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    Bikes require some special tools to build them from the frame up and if you aren't mechanically inclided, I'm not sure I'd want to risk trying to drive across the country on it. And the thing is, unless you get a good deal on most of the parts on ebay, its not really any cheaper (and can cost more) and you get no warranty. It's better to buy it from a shop and have them do the proper build. Personally, I'm a Cannondale fan for every day riding but have heard great things about the Novara Randonee for touring lately.

  6. #6
    Senior Member slowjoe66's Avatar
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    Don't overlook this time of year coming up. The bike shops are just about ready to begin to slow down and will deal more on their stock. One of our local bike shops just sold the only Jamis Aurora he ever had in stock for pennies on the dollar to move it. He just doesn't have the turnover to sell and stock touring bikes. So, expand your search area. I wouldn't think it would be too much of a hardship to get the phone book out and call any LBS within a two hour drive and see what they have in stock as far as touring bikes go. If one has a touring bike in stock that is your size, take a Saturday and go and test drive. Spend time talking to them. Tell them you want a dedicated touring bike, and don't let them talk you into anything else.

    Keep reading the forums. You are very smart to take a full year to plan your first long tour. I did the same thing and it's an invaluable time to learn and try things out and tweak them to your liking.

    Once you get the bike and most all of your gear, go on a few overnight or 3 day tours; camping at a local state or county park. Check out how everything rides, how everything performs. You will find things out you hadn't considered. When you have all the bugs worked out, and in the mean time, put yourself on a training regimen. Map out how often you want to ride. Consider getting yourself in great shape. It will make your trip soooo much more enjoyable if your lungs, legs, and fanny are seasoned and ready for long days in the saddle. I would suggest commuting to work on your bike for the last few months or more prior to your trip. I found commuting was sooo much easier and more fun for conditioning than trying to get 100 miles or more a week in on rides after work and on Saturdays and Sundays. Commuting is great, give it a try; it will teach you so much about riding in weather, roadside repairs, dealing with traffic and cars and a full range of things that you just learn, by being out there on a bike.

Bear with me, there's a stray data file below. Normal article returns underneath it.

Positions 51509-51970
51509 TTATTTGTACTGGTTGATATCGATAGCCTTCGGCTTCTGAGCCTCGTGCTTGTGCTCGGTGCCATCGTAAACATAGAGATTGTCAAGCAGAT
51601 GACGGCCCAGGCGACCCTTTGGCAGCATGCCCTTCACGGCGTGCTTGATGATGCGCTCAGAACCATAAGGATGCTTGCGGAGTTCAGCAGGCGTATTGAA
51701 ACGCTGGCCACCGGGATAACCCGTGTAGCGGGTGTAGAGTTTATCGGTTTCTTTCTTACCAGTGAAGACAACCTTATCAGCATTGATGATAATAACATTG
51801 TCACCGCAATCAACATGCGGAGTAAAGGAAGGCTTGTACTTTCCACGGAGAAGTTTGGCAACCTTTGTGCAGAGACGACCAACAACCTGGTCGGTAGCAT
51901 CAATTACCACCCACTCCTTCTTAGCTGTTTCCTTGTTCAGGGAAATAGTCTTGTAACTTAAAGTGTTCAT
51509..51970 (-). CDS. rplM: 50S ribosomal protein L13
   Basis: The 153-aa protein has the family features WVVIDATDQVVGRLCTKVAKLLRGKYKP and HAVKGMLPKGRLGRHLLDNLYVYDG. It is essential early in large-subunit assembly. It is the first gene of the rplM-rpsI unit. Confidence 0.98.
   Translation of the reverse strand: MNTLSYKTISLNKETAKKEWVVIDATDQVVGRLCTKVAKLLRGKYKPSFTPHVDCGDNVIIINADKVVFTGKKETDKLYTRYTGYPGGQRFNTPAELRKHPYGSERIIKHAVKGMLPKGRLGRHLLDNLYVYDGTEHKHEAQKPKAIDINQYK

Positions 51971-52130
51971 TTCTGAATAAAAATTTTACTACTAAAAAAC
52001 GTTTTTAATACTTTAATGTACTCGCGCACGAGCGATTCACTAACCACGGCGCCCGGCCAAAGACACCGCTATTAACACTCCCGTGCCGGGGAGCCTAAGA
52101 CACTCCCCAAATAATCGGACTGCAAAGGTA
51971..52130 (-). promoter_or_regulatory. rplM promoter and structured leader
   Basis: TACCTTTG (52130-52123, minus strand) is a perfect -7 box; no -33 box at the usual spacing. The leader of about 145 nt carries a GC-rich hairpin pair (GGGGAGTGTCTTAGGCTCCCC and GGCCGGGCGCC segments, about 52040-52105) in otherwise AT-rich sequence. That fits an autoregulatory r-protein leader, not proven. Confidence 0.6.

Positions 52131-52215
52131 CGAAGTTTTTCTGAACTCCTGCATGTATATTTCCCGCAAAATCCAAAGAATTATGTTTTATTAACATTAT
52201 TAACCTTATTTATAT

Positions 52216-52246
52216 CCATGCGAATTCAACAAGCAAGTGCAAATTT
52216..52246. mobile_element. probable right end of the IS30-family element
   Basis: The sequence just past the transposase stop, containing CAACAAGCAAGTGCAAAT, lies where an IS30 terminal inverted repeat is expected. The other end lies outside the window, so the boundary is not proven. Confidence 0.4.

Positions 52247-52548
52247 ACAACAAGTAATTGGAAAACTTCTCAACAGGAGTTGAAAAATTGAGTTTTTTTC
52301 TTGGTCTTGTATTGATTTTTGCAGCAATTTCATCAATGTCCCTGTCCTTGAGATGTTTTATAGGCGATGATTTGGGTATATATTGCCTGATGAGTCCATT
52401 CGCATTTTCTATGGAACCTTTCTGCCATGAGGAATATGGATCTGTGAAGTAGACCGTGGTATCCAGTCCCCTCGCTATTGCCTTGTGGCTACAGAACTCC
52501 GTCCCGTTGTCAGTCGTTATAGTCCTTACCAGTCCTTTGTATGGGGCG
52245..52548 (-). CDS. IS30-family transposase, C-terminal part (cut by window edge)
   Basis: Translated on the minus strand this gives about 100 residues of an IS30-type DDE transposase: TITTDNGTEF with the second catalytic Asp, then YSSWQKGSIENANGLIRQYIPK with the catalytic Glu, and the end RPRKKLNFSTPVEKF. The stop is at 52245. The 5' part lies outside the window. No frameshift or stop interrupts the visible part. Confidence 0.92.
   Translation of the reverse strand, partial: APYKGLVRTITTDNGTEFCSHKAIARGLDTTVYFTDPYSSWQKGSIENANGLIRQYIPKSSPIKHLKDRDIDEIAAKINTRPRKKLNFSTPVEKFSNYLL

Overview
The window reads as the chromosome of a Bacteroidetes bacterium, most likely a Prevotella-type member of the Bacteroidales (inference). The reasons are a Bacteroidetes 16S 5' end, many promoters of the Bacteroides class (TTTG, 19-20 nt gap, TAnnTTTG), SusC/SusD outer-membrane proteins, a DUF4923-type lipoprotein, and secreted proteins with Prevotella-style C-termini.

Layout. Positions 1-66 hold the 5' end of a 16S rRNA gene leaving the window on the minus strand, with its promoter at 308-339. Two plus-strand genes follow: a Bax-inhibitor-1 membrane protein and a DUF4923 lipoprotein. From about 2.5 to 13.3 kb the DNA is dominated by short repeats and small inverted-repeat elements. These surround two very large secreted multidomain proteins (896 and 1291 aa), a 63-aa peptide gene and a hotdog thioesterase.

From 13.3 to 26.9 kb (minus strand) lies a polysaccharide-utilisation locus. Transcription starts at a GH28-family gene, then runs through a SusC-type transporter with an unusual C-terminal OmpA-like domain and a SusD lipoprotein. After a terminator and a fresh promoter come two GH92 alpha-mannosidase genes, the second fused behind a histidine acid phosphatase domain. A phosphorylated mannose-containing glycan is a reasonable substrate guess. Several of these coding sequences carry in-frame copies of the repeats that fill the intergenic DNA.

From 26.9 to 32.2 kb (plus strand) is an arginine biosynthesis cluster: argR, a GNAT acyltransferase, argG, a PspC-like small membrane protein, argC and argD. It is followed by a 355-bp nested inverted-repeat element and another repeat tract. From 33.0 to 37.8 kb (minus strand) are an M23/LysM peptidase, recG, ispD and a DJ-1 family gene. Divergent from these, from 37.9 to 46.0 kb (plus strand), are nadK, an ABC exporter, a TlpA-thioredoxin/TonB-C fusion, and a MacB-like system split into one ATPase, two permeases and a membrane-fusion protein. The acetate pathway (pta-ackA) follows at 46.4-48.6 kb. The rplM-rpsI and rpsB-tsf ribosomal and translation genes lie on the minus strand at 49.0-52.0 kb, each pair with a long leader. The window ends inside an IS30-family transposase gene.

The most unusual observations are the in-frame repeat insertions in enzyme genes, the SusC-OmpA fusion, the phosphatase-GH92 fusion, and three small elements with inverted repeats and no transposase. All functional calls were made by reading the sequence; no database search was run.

Good luck to you.
    I don't have a solution but I admire the problem!

  7. #7
    Two Tired Traveler
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    Even if (especially if) you're not mechanically inclined, it's a good idea to be able to change and repair the brakes, power train, and tires. You'll be reluctant to do this with a brand new customized bike (which is possibly the one good argument getting for a cheap/used bike).

    In fact, you might consider buying a dirt-cheap "practice bike" and learn to take everything apart and put it back together before you go. You can find out how to do this from the forums, YouTube, library books and the like.

    The other advice about short rides and practice is spot-on.

    Ultimately, though, you can't prepare for everything, and that's the joy of the adventure. You'll run into situations you couldn't have predicted. But you'll also get a lot of unexpected help.
    Ride out and meet whatever limits you.

    http://www.bicyclefreedom.com/

  8. #8
    Senior Member BigBlueToe's Avatar
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    You can tour on almost anything and have a good time, but a good-quality bike will enhance your enjoyment by being more comfortable, better handling, and hopefully, freer from the mechanical issues that can put a damper on your enjoyment of a tour.

    The easy answer, if you can afford it, is to buy a brand new, touring-specific bike. The two Cannondales mentioned are well-thought-of. The Surly LHT seems to be the hot touring bike these days. Trek's 520 is supposed to be a high-quality touring machine, although lots of folks think the stock gearing isn't low enough. I've heard lots of good things about the Novara Randonee - especially how cheaply they can be bought, if you can find one in your size, and if you have the member's discount, and if they're on sale (which they may be soon?) I've also read good things about the Fuji touring bike, which is another model that isn't quite so expensive. Then there's Rivendell and Bruce Gordon, which, I think, are a little higher-priced, "specialty bikes". Rocky Mountain Sherpas are newer models that are getting a lot of positive reviews. I've also heard good things about the Co-Motion Americano. There's the British-made Thorn, and the Waterford. There's a Miyata (Koga?), which I don't know much about. I'm sure there are other good tourers as well.